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Published: Friday, 6/11/2010

U.S. trade deficit grows; jobless claims, exports fall


WASHINGTON - The picture of a steady but still sluggish recovery emerged from reports Thursday that showed fewer people are claiming unemployment aid while U.S. exports are slowing.

The reports echo Federal Reserve Chairman Ben Bernanke's suggestion this week that the rebound will remain intact, but it will take time to create enough jobs to bring down the 9.7 percent unemployment rate.

Initial unemployment claims fell by 3,000 to a seasonally adjusted 456,000, the Labor Department said. That's the third straight drop. However, claims haven't moved below where they stood in January.

At the same time, the tally of laid-off workers continuing to claim jobless benefits fell by 255,000 to 4.5 million. That's the largest decline in almost a year. It could be because more people are finding work. But it may simply mean they have exhausted their initial state benefits.

A weakening in U.S. sales overseas could hurt the job market. The Commerce Department said the U.S. trade deficit rose to the highest level in 16 months as exports fell for the second time in three months. Exports have been a source of strength for U.S. manufacturers.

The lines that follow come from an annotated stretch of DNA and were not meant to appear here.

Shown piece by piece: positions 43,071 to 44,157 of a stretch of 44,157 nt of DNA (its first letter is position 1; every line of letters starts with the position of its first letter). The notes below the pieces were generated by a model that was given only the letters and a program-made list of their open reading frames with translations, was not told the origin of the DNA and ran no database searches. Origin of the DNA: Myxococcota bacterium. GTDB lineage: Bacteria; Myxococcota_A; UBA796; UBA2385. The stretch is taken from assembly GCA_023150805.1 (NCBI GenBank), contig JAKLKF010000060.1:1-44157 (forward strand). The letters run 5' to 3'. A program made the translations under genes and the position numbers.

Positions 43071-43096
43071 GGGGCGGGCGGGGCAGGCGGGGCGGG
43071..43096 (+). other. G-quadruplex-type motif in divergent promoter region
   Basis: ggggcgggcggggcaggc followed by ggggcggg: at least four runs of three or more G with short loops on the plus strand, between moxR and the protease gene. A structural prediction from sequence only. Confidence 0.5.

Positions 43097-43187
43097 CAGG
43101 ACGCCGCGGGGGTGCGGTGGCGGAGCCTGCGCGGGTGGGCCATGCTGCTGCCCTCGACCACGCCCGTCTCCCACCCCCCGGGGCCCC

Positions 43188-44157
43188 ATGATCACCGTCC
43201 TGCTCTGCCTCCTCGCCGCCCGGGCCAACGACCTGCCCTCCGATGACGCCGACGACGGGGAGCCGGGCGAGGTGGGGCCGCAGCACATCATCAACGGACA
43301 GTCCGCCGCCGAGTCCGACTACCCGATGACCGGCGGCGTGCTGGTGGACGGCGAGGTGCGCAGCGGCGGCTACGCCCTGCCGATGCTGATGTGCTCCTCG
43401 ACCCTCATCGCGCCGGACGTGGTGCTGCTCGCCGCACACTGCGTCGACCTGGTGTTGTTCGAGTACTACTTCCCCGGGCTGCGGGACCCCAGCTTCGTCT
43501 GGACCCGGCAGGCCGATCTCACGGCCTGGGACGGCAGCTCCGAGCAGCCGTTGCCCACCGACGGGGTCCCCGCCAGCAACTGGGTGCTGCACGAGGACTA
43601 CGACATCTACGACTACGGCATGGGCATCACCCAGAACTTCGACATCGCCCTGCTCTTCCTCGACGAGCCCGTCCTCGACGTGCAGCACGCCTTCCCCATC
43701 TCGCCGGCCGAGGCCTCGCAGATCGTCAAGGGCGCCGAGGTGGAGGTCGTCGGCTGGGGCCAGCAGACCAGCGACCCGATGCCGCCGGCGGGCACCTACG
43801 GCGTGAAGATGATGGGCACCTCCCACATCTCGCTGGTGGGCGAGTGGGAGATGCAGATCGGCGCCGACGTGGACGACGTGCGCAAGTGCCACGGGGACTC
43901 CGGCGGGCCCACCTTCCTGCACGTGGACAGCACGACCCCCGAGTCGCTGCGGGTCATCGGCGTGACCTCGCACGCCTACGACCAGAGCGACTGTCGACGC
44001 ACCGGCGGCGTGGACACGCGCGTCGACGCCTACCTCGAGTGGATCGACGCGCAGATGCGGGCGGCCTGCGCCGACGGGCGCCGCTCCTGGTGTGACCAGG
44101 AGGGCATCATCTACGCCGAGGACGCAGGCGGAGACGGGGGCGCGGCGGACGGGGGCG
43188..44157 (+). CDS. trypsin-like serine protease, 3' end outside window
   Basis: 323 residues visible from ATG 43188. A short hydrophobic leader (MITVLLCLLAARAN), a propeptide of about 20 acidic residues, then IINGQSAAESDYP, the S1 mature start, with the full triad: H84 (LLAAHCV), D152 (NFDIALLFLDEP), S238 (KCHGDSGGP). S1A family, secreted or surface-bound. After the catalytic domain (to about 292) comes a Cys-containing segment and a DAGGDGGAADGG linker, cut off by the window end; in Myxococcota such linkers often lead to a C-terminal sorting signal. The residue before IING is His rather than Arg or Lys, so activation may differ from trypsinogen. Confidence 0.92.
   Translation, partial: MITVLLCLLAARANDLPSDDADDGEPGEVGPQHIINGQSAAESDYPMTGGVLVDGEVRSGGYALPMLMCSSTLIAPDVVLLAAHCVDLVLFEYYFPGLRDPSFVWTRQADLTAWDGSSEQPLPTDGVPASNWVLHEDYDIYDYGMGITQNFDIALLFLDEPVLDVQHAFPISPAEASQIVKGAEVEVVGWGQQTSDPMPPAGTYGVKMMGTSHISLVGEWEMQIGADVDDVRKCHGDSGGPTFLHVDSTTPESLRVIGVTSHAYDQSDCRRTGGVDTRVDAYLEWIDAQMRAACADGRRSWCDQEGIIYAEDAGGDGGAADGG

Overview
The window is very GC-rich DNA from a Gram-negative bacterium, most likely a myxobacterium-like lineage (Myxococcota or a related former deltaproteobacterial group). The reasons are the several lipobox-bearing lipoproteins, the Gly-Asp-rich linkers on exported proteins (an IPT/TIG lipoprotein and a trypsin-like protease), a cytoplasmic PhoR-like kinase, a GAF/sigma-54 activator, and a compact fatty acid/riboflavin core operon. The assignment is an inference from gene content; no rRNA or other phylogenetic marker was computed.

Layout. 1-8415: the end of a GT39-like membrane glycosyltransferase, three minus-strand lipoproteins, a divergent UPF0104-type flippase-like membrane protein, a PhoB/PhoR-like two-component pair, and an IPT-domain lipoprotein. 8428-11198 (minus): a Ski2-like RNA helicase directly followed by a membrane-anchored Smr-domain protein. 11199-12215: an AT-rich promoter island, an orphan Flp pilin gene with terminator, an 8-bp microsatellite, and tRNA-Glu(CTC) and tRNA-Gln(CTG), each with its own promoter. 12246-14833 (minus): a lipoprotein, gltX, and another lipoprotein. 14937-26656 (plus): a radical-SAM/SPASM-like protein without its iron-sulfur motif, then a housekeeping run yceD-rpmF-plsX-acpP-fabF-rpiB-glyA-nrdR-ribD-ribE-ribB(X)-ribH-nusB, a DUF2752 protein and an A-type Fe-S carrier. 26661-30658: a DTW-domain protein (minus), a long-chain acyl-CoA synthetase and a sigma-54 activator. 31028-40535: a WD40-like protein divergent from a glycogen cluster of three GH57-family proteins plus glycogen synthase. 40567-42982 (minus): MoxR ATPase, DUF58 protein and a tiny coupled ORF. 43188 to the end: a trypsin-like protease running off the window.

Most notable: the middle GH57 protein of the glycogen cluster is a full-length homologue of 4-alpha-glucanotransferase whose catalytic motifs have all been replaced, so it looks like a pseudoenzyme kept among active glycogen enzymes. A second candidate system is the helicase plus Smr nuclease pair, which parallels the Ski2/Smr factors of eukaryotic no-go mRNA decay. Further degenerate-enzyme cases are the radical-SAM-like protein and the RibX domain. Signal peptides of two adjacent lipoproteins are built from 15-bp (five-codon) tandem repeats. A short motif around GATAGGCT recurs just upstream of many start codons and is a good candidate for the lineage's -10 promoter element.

The trade deficit in the United States grew 0.6 percent to $40.3 billion, the most since December, 2008, the department said.

The fallout from the European debt crisis may keep limiting trade flows in coming months as the subsequent plunge in oil prices restrains imports.

The trade gap was projected to widen to $41 billion, according to the median forecast in a Bloomberg News survey of 75 economists. Estimates ranged from deficits of $37.5 billion to $44 billion. The Commerce Department revised the March deficit to $40 billion from a previously estimated $40.4 billion.

Exports decreased 0.7 percent to $148.8 billion, reflecting declines in shipments of pharmaceuticals, soybeans, and generators. Even with the drop, the level of exports was the second-highest since October, 2008, pointing to a rebound in global economic growth.

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